In order to view and manage data for a vendor, an admin user must have the vendor within their vendor restrictions and privileges within those restrictions.
Alternatively, a user can be "unrestricted" (no restrictions) and thereby have access to both non-vendor data and data from any vendor so long as they have the correct permissions to perform the API requests.
This is described in detail within the admin user service documentation.
Ultimately, this information is populated within the user’s OAuth2 access token by the authentication service.
During request processing, the access token becomes the source of truth for resource services to validate what vendor(s) and operations a user can interact with.
Vendor admin users are typically given limited access and privileges within the Broadleaf admin.
They’re generally limited to interacting with entities that support the concept of vendor discrimination.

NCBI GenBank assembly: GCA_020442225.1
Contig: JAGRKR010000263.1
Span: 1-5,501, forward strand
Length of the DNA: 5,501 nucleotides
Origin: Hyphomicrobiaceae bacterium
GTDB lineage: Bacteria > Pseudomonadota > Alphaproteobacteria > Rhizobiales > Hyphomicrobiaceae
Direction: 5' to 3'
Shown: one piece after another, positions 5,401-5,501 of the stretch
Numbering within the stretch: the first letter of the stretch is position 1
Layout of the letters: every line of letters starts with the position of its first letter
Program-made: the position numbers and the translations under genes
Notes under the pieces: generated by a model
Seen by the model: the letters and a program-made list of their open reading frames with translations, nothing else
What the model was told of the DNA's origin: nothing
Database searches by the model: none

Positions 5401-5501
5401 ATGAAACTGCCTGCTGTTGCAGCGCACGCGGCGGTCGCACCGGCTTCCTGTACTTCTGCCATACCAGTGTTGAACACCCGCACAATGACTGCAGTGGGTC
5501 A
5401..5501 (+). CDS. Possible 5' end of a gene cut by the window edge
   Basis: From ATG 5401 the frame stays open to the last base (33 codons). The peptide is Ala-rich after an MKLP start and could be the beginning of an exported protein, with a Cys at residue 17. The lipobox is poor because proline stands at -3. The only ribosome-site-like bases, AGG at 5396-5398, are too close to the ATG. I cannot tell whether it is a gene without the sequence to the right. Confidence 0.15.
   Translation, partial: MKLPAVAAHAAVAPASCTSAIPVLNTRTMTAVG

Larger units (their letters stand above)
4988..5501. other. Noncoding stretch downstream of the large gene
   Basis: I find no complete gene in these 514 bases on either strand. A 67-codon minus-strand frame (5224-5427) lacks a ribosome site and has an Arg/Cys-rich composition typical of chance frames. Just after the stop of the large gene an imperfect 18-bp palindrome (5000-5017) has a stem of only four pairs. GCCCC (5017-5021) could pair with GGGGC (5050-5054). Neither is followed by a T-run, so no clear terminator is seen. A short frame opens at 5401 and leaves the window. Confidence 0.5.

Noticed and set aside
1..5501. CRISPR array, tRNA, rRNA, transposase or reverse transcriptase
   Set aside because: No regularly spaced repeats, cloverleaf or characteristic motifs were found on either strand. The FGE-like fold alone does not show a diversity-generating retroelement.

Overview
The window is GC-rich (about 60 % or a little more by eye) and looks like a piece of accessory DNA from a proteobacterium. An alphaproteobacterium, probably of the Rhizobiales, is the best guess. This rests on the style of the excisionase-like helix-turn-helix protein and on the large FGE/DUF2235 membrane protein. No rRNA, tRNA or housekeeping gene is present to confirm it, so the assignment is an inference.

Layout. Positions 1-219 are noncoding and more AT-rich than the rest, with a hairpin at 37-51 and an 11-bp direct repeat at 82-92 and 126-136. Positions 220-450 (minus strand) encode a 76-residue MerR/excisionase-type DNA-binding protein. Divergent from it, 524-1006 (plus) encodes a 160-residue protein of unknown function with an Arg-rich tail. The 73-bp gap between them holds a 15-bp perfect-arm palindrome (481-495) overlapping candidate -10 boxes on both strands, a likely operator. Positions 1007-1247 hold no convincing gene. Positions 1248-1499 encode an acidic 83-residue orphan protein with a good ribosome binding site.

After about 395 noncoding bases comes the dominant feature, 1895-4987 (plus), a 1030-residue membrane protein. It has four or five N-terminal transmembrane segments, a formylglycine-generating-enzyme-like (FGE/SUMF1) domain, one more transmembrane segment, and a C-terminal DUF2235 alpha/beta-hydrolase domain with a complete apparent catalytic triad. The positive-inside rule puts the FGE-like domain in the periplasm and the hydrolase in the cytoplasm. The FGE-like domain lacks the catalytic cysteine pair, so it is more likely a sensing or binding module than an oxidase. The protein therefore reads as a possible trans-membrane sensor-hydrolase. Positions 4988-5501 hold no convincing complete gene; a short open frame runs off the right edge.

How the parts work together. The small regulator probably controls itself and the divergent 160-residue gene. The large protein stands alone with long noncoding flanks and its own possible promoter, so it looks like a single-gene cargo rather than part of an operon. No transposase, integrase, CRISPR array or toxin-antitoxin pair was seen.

This is important, because a vendor user must not be able to view or manipulate entities outside of their assigned vendor restrictions.
If there’s no way to determine what vendor an entity is associated with, then no filtration can be applied to prevent cross-vendor visibility of that entity.
For such entities, the easiest solution is simply to not grant the vendor user the roles/permissions for API operations involving that entity.
There are generally two main aspects to consider when implementing vendor discrimination to control what a vendor user can see and do:
Validate the admin user has the appropriate privileges (roles/permissions) within their vendor restriction(s) to perform the requested API operation
Apply "narrowing" filtration to queries on relevant entities by adding criteria that only includes results within the admin user’s vendor restrictions
Out-of-box, Broadleaf provides robust support for implementing both of these to make a Trackable entity vendor-discriminated.
Non-Trackable entities will require some more customized implementation, so this documentation will focus on the Trackable solution.
While the individual components are described in more detail in Key Components and the Javadocs, this diagram shows the bigger picture of how the security and narrowing aspects are applied when processing API requests.